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SEVEN HILLS CASINO GETS PARTIAL APPROVAL

Dec. 20, 2001 – St. Croix took a step toward its third casino Wednesday when the Casino Control Commission voted to reserve a license for Robin Bay Associates’ 300-room, $500 million South Shore project.
Commission members granted Curtis Robinson, majority partner in Robin Bay Associates, a 24-month provisional license in which the developers must report to the commission every six months on the venture’s ongoing financial viability, permitting status and any major changes to the business plan. The approval was granted after the Division of Gaming Enforcement conducted a background investigation into Robinson and his partners.
Robinson, a Connecticut-based real estate developer with a casino background that includes the Foxwoods Resort and Casino in Mashantucket, Conn., said he has confidence in the massive plans Robin Bay Associates has for Seven Hills Casino and Resort, a 20,000 square foot facility to be located just east of Great Pond Bay. He said he has already sunk $3 million of his own money into the project.
"I saw this as a first-class opportunity," Robinson told the commission on Wednesday. "I’m willing to take a chance. I can invest $500 million anyplace in the world. But I want to do it here." He said the financing for the project should be closed sometime in the first quarter of 2002.
The first phase of the project could begin in about a year if the Legislature approves a zoning change for 615 acres near Great Pond Bay. That phase includes the 300-room hotel, the casino and 100 time-share units. Also planned are a convention center and an 18-hole golf course. Later phases are to include nearly 400 more rooms in an eco-lodge/spa facility and a beachfront hotel. Robinson said the initial phase would generate 300 construction jobs.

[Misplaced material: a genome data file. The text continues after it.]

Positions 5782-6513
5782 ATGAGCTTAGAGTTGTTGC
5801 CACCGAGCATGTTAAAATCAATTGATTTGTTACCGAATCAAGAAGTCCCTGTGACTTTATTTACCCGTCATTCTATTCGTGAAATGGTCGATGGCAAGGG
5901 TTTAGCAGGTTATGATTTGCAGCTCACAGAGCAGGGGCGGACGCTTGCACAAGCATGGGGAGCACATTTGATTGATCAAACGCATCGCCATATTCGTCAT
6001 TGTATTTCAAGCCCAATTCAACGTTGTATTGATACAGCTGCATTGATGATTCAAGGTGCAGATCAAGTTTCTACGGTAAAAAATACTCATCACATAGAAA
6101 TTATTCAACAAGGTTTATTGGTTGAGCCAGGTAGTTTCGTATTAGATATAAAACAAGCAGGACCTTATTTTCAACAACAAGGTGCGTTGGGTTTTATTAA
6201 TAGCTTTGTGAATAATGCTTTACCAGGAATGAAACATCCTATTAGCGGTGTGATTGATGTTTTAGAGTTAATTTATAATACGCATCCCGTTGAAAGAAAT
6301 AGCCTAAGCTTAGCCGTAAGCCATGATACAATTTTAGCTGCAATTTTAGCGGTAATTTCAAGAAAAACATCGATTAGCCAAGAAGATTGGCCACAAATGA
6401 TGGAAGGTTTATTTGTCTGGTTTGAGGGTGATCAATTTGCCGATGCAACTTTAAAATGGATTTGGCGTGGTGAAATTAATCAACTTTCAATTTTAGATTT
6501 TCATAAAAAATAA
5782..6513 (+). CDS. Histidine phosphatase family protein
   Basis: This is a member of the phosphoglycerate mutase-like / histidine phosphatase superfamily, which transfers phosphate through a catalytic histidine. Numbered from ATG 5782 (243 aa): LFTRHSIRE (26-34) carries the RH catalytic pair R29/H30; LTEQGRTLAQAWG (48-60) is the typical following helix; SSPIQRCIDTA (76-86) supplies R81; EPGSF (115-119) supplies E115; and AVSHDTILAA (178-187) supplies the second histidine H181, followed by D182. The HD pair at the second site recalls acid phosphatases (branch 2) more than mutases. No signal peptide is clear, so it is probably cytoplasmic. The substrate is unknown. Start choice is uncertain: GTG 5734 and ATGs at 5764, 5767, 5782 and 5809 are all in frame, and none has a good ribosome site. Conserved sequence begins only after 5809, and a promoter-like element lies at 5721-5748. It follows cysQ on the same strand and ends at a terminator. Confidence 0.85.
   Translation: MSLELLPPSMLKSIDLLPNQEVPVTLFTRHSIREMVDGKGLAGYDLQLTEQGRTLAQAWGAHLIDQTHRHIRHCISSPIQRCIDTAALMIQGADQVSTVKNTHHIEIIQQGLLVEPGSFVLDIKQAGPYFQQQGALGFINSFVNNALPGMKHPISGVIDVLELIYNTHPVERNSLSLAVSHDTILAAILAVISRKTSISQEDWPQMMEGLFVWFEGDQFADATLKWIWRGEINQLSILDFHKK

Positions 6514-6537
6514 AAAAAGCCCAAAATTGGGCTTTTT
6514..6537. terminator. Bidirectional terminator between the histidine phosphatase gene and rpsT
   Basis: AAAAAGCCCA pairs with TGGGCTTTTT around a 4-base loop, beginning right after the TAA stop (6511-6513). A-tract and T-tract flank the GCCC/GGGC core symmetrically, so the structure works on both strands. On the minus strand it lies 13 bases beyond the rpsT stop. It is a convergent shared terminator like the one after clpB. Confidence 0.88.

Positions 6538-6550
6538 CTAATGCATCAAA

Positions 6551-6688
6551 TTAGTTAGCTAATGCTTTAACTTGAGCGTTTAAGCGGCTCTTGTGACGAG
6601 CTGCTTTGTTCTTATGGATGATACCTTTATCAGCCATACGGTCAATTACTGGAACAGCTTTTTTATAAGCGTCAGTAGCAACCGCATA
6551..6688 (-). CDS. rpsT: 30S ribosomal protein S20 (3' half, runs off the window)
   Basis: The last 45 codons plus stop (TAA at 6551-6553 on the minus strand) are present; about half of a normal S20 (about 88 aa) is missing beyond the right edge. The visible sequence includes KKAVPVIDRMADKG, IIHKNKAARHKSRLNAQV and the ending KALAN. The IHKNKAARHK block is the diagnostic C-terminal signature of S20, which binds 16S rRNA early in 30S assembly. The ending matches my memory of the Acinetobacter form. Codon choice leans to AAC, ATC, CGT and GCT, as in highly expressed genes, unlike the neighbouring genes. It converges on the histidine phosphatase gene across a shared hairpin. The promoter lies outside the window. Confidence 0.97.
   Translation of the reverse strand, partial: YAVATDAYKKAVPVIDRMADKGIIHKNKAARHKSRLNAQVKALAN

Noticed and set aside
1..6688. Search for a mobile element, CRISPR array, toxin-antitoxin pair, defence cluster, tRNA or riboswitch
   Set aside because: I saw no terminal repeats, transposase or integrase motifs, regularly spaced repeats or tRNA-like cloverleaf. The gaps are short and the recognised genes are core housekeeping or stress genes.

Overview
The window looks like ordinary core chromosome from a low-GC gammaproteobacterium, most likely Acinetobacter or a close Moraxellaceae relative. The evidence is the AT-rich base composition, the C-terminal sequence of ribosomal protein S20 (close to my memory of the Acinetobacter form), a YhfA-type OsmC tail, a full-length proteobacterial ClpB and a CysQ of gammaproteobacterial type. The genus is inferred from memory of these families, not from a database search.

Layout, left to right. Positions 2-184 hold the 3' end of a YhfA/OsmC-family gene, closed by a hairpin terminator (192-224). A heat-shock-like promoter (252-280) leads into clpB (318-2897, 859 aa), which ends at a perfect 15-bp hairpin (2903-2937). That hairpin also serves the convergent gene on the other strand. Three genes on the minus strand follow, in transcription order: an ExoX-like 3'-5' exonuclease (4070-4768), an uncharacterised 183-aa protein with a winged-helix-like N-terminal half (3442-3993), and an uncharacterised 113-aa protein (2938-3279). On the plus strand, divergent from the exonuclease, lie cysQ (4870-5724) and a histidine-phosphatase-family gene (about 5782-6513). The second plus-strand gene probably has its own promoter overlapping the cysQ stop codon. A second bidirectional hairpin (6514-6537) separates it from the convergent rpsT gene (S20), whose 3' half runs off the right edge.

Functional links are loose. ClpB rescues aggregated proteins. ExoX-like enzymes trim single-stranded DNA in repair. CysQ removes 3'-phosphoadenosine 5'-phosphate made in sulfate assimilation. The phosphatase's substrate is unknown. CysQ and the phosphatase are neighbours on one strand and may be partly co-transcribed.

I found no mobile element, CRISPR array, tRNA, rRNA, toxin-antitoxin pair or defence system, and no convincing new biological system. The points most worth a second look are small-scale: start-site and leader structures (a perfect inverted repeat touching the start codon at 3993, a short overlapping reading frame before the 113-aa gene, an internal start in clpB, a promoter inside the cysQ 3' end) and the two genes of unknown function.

The overall plan is for what would be the largest resort-casino in the West Indies.
"I hope to be in the ground in the next 12 months," Robinson said. "That depends on the zoning." He added, "My thing is to develop all that land at some point."
Commission member Lloyd McAlpin said Robinson's proposal is the kind that could lift St. Croix from the "bottom of the barrel." He added, "We can’t turn our backs on investors like these."
In October, the Casino Control Commission reserved the first of the two allowed "Casino II" casino licenses for Golden Gaming Inc. of New Jersey. The other one is now reserved for Robin Bay Associates. The Casino Control Act allows for six casinos of varying sizes to be built on St. Croix. A Casino II facility must have a hotel of 300 to1,400 rooms and a casino of at least 10,000 square feet.
Paul Golden has purchased some 265 acres, also near Great Pond Bay, for his Golden Gaming 400-room hotel-casino project, which also includes an18-hole golf course.
The Divi Carina Bay Resort and Casino, the territory's first and only casino property to open, has been in operation since March 2000 and currently employs about 325 people.